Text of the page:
The Internet Theater Magazine of Reviews, Features, Annotated Listings








Etcetera and
Short Term Listings


NYC Restaurants


New Jersey







Free Updates
Writing for Us
A CurtainUp London London Review

"I'm going to have the fucking poached salmon with the son-of-a-bitching rice, and a dirty bastard salad with a shitload of Roquefort dressing." — Rose
Centre Jamie Muscato as Eddie (Photo: Darren Bell)
Southwark Playhouse's summer musicals are a delight with Parade, Mack and Mabel and last year's Titanic topping must-see lists when many theatre critics are in Edinburgh for the festival. This year's offering is Dogfight about a group of marines training in 1963 before leaving for Vietnam and a cruel game they play which gives the piece its title.

While the songs in the crowd scenes are sung with gusto and the confidence that comes from being one of many onstage, the lyrics were too often lost in the enthusiasm. With the audience set on three sides and the large band on the fourth but set above, there were times when the sound balance seemed wrong as singers were drowned by the instrumentals.

Laura Jane Matthewson, who you would never guess is straight out of musical training, is excellent as Rose the overweight, guitar playing waitress who is invited out by Eddie Birdlace played by Jamie Muscato. He has asked her to the Dogfight dance where unknowingly the marine with the ugliest girl gets the prize but Eddie has second thoughts, revealing a streak of decency. His pal Boland (Cellen Chugg Jones) has broken the rules by asking a prostitute Marcy (Rebecca Trehearn) to come with him and take out her teeth to compete.

The soft rock and ballads are good. The choreographed scenes of the marines in a barrack room fun dance are not quite up to the dance we saw in From Here to Eternity.The lyrics may be excellent in places but too often the words were lost by the sound issues.

Rose and Eddie never looked right as a couple to me but that may be part of the point. He is handsome to look at and she is dowdy but a much kinder person. When Eddie comes back from trauma in Vietnam, he is a changed man, saddened but nicer. The scene in the restaurant was greatly enjoyed by the audience when Rose orders a meal using the profanities that Eddie has been using. And that is after she teaches Eddie how to change the mind of a Maitre D who has been reluctant to give them a table.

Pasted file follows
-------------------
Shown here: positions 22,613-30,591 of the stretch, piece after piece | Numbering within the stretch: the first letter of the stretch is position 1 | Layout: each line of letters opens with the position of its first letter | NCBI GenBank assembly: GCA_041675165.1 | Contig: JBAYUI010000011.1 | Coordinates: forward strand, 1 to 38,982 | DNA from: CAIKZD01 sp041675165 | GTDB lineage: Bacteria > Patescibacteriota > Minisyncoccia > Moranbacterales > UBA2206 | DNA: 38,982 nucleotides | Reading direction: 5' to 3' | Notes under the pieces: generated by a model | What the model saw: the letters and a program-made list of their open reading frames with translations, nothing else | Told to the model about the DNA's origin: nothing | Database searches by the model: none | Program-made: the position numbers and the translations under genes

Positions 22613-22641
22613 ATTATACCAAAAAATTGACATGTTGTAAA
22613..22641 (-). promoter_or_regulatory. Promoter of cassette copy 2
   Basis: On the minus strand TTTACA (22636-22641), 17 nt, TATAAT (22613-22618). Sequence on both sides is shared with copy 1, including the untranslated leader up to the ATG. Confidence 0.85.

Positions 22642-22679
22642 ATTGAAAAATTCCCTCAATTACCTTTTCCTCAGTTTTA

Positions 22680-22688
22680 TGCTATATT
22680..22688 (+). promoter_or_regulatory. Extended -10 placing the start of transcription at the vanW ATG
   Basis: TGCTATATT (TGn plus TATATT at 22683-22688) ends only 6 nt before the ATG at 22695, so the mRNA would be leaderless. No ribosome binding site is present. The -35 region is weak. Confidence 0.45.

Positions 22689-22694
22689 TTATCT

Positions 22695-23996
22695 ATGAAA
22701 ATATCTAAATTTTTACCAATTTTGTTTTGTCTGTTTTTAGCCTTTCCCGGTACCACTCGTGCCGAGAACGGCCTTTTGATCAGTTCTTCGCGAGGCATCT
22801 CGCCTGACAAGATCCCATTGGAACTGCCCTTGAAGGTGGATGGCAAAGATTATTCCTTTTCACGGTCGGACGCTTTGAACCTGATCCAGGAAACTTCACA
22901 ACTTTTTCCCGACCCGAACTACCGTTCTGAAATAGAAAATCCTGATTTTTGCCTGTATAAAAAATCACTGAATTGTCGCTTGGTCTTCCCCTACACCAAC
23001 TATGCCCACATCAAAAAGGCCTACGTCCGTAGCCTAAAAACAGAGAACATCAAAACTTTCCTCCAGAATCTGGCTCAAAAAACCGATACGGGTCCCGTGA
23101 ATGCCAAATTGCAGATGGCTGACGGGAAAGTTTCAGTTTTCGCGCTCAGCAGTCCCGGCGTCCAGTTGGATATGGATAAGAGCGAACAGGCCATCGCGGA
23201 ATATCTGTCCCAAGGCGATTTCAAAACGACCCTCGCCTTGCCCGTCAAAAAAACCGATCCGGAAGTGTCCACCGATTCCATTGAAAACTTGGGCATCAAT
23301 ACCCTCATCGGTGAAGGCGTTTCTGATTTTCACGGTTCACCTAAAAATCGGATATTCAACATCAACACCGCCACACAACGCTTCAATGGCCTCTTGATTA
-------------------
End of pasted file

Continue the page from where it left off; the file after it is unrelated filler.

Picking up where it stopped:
The men, who are barely more than boys, look right with the required new marine "jarhead" haircuts, very short shaved back and sides with small oval rugs on the tops of their heads. When Eddie is the only one to come back from Vietnam to San Francisco he is accosted by the 1968 hippies protesting at war and we feel for him in the change of culture he is now experiencing.

There are some good minor roles. Rebecca Trehearn as Marcy and the Marilyn figure and Emily Olive Boyd as Ruth Two Bears are pleasing. Nicholas Corre is Bernstein, a marine anxious to fall in with the crowd led by Cellen Chugg Jones' obnoxious but maybe typical Boland.

Dogfight didn't for me live up to the heady heights of Parade and Titanic nor to the sheer zaniness of Spring Awakening but I should imagine performances will become more confident with time and hopefully the sound issues can be sorted.

For Simon Saltzman's review of this show in New York with a complete plot synopsis and song list go here.

Subscribe to our FREE email updates with a note from editor Elyse Sommer about additions to the website -- with main page hot links to the latest features posted at our numerous locations. To subscribe, E-mail:
put SUBSCRIBE CURTAINUP EMAIL UPDATE in the subject line and your full name and email address in the body of the message -- if you can spare a minute, tell us how you came to CurtainUp and from what part of the country.
Book by Peter Duchan
Music and Lyrics by Benj Pasek and Justin Paul
Directed by Andrew Keates

Starring: Cellen Chugg Jones, Nicholas Corre, Laura Jane Matthewson, Jamie Muscato, Rebecca Trehearn
With: Samuel J Weir, Joshua Dowen, Ciaran Joyce, Amanda Minihan, Emily Olive Boyd, Matthew Cutts
Band: George Dyer, Charlie Cole, Stefan Knapik, Matt Helm, AJ Brinkman, Gareth Dylan Smith
Design: Lee Newby
Lighting: Howard Hudson
Choreographer: Lucie Pankhurst
Musical Director: George Dyer
Sound Design: Andrew Johnson
Running time: Two hours 10 minutes with an interval
Box Office: 020 7407 0234
Booking to 13th September 2014
Reviewed by Lizzie Loveridge based on 14th August 2014 performance at Southwark Playhouse, 77-85 Newington Causeway, London SE1 6BD (Tube: Borough or the Elephant and Castle)
Highlight one of the responses below and click "copy" or"CTRL+C"
  • I agree with the review of Dogfight
  • I disagree with the review of Dogfight
  • The review made me eager to see Dogfight
Click on the address link E-mail:
Paste the highlighted text into the subject line (CTRL+ V):

Feel free to add detailed comments in the body of the email . . . also the names and emails of any friends to whom you'd like us to forward a copy of this review.

London Theatre Walks

Peter Ackroyd's  History of London: The Biography

London Sketchbook

tales from shakespeare
Retold by Tina Packer of Shakespeare & Co.
Click image to buy.
Our Review

©Copyright 2014, Elyse Sommer.
Information from this site may not be reproduced in print or online without specific permission from